The Central Coastâ€™s lucrative future as a premium wine-producing region is severely threatened by global
warming, a new international scientific study has concluded.
- PHOTO BY JESSE ACOSTA
- HOT STUFF : Central Coast premium wine production will be ruined by global warming, according to a team of top scientists.
Top scientists in the United States and Italy used the latest high-resolution climate model to predict the effects of global warming on premium wine production. If emissions continue unabated, the study reports, the U.S. area suitable for growing premium wine grapes could be reduced by as much as 81 percent by the end of this century.
â€œThe results imply large changes for the premium wine industry,â€? the study concludes.
Earlier research on the effects of global warming used projections of mean temperatures during the grape-growing season, which suggested little damage. But the new study projects the future incidence
of what it calls â€œsuper-hot daysâ€?â€”those hotter than 95 degrees.
Growing grapes can tolerate 14 super-hot days in a season, but as human activities continue to heat up the Earth, we can expect 50 to 60 super-hot days in the same timeframe, according to the scientists. Prolonged periods of extreme heat can make grapes fail to ripen flavorfullyâ€”or even drop off the vine.
- PHOTO COURTESY OF SIERRA CLUB
- COOLING IT : Bankers, builders, businesspeople, and environmentalists are working together to promote local solutions to climate change.
The news comes as no surprise to some savvy winegrape growers, who are already feeling the heat. At Peachy Canyon Winery on Paso Roblesâ€™ west side, the Beckett family has already installed irrigation driplines in a formerly dry-farmed vineyard.
â€œYou have to prepare the vineyards for these extreme situations,â€? said winemaker Josh Beckett between pours at last weekâ€™s Central Coast Wine Classic. â€œItâ€™s scary what the scientists are saying. Itâ€™s gonna be wild.â€?
Climate change is also on the front burner for other Central Coast citizens, who are part of a grassroots effort to reduce local global warming emissions.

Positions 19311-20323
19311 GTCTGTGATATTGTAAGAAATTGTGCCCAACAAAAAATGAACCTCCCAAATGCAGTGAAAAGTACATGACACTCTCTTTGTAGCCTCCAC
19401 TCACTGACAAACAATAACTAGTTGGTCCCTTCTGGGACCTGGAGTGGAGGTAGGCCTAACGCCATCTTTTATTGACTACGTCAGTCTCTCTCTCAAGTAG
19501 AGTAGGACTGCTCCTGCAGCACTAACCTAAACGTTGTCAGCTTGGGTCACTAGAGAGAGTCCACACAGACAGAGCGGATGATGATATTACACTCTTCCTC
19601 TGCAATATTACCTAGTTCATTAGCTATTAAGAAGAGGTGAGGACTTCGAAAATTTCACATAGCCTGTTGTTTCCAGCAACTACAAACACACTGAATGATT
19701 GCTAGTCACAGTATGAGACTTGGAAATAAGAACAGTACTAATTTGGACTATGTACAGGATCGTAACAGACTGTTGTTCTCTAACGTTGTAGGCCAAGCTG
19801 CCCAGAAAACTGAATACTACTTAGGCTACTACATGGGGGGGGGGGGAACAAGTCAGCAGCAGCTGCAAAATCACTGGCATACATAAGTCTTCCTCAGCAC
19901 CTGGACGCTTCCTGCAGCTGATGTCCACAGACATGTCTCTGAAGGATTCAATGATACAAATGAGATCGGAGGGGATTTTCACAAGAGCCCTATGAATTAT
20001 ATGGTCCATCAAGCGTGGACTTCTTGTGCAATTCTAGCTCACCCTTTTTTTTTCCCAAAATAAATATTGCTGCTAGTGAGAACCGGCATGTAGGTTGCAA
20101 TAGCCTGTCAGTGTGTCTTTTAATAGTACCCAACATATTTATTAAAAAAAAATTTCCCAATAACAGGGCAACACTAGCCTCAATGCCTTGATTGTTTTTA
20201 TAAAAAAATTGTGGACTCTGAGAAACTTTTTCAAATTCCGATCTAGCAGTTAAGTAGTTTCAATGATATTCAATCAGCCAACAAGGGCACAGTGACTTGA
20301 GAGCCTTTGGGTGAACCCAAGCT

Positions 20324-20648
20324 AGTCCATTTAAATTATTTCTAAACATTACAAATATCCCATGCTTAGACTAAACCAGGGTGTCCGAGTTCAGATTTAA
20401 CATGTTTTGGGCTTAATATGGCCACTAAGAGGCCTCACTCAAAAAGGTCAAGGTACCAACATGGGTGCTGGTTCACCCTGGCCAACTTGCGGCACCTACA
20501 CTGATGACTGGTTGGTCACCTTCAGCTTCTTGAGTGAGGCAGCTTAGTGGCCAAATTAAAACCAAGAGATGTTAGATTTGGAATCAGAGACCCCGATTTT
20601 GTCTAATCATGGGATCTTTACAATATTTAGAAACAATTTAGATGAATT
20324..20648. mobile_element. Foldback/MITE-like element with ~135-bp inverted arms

â€œWeâ€™re accepting that thereâ€™s a problem, and weâ€™re focusing on solutions,â€? explained Karen Merriam, local chapter chair of the Sierra Club.
The group is working with a broad coalition to organize a community summit, Smart Energy Solutions, set for Oct. 10 at the San Luis Obispo Vets Hall. Representatives of the SLO Chamber of Commerce, the Homebuilders Association, Coast National Bank, Cal Poly, PG&E, the Air Pollution Control District, ECOSLO, and SLO Green Build are among the organizers.
â€œThey all see global warming as a critical problem for the community,â€? Merriam said.
San Luis Obispo, Morro Bay, and Atascadero have been honored by the Sierra Club as â€œCool Cities,â€? after their mayors signed a letter supporting the U.S. Mayors Climate Protection Agreement, committing to taking local actionâ€” such as cleaner car fleets, energy efficiency, and renewable energyâ€”to curb global warming.
Atascaderoâ€™s mayor Tom Oâ€™Malley was the most recent to sign on, after being persuaded by local students from Atascadero High School and Cuesta College.
â€œItâ€™s an example of how young people are totally on board. They wouldnâ€™t take â€˜noâ€™ for an answer. It took them a huge amount of effort, but those kids really got to him,â€? Merriam said.
Local citiesâ€™ climate protection efforts are also being guided by the Air Pollution Control District, which is providing a computerized inventory of each cityâ€™s global warming emissions.
â€œThe U.S. failed to sign the Kyoto Agreement to reduce global warming, but now so many are saying, â€˜We canâ€™t wait for the government. We as citizens and cities have to take action,â€™â€? Merriam noted.
â€œOur summit will bring the community together to say there are solutions. Theyâ€™re here and available now. Donâ€™t believe it when they say there wonâ€™t be any solutions for 50 years. Donâ€™t believe it when they say business and environmentalists canâ€™t come together. Weâ€™re in this together. This affects everyoneâ€?â€”wine drinker or not. âˆ†
Freelancer Kathy Johnston may be reached at firstname.lastname@example.org.